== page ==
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If I call a bash script with sudo, for example:

sudo bash script.sh

Do I still have to use sudo inside the script in cases like this:

sudo apt-get update

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migrated from stackoverflow.com Aug 9 '11 at 21:52

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2  
Did you try it? –  Cfreak Aug 9 '11 at 19:15
    
Course. I am getting a strange error: "+ sudo chmod +x /usr/bin/apt-fast =>> cleanstart.sh: line 134: sudo: command not found" that's why I did this basic question. –  Roger Aug 9 '11 at 19:33
    
That's odd. The error message seems to indicate that sudo can't find the chmod command. Unless the command in the script is sudo "chmod +x /usr/bin/apt-fast", which would cause sudo to look for a command named "chmod +x /usr/bin/apt-fast". (But in any case, you don't need sudo inside the script.) –  Keith Thompson Aug 9 '11 at 19:49
1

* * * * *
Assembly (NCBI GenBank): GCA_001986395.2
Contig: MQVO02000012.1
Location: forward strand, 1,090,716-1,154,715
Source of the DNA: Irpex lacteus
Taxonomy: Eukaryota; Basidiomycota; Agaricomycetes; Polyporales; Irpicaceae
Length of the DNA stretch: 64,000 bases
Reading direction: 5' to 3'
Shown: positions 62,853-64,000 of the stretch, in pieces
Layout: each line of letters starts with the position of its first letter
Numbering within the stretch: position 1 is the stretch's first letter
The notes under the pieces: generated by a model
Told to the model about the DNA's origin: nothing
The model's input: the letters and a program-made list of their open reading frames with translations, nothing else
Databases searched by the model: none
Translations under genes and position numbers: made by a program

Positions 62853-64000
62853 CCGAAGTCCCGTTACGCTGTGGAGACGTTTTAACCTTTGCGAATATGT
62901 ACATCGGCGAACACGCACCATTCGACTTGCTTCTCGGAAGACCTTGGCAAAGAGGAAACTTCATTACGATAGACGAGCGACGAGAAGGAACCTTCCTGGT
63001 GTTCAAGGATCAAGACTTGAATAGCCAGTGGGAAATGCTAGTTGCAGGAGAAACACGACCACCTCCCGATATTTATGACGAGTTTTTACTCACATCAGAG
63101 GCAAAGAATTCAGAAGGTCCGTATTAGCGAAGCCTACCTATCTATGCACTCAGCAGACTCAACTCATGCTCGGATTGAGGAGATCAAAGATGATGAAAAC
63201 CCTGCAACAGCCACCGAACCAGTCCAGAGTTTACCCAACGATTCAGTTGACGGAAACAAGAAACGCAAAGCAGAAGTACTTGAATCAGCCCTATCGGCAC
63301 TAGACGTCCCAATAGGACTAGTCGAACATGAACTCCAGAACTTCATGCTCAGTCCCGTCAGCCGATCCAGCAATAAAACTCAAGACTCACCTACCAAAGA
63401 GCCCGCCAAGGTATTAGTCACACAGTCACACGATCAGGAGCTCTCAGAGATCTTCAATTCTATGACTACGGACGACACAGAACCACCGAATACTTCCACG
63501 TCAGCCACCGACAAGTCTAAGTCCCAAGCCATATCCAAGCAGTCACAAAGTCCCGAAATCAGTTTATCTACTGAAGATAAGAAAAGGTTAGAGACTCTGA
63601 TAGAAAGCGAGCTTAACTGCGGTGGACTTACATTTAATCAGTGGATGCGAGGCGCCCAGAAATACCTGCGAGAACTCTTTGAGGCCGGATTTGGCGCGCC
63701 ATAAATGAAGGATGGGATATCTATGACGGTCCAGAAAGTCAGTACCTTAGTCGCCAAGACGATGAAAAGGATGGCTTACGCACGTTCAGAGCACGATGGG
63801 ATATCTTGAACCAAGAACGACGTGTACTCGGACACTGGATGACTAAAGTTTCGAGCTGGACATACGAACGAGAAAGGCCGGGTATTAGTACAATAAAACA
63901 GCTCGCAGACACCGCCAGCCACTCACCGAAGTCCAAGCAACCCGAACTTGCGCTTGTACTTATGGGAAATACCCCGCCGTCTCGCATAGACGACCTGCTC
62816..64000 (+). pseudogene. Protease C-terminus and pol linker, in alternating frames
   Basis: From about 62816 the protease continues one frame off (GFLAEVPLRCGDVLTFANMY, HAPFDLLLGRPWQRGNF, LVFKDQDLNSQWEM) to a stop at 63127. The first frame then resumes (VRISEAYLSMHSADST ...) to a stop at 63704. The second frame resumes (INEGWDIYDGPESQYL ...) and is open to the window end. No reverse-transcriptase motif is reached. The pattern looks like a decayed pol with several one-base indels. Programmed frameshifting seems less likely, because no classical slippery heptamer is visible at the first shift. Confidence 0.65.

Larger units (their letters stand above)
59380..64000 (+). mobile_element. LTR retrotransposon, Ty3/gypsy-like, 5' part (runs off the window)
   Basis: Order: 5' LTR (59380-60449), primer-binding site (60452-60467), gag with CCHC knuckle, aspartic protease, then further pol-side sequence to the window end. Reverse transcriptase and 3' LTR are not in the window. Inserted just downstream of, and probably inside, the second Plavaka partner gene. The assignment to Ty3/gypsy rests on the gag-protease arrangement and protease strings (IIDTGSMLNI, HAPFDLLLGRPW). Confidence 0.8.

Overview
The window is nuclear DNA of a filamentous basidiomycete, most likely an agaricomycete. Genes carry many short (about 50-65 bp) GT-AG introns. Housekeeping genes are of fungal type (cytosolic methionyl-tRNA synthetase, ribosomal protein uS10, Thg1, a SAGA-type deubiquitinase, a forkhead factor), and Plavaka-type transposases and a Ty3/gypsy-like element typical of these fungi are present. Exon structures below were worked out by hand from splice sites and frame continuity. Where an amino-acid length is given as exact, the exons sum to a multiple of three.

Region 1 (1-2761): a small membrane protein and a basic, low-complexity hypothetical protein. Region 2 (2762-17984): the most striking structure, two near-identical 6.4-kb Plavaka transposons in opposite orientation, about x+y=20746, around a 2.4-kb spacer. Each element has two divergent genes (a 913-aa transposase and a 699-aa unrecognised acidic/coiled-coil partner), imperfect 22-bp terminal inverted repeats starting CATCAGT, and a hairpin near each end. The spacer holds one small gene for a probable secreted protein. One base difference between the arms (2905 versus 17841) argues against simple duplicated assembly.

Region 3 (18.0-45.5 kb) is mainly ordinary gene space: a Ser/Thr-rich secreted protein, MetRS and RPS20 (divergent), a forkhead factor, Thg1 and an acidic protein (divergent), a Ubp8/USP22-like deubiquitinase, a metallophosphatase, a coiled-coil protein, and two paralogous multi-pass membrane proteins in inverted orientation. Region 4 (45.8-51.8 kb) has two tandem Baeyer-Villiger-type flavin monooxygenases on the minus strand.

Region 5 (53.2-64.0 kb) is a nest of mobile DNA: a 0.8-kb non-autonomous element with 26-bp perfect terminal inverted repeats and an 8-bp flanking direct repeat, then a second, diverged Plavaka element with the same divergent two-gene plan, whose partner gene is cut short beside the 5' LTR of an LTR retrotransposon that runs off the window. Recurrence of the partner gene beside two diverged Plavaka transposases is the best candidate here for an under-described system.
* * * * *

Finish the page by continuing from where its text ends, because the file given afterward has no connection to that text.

I see from your other question that your script had clobbered $PATH. –  Keith Thompson Aug 9 '11 at 20:30

2 Answers 2

up vote 4 down vote accepted

No. the command will be run with root privileges and all commands that the script runs will inherit the privileges.

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no, by calling sudo you are running a process in kernal mode which means you have access to everything, you no longer have to use special permissions in different areas of your code/script.

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You're not running in any sort of "kernel mode". You're just running it as a user with elevated permissions. –  Wuffers Aug 21 '11 at 2:35

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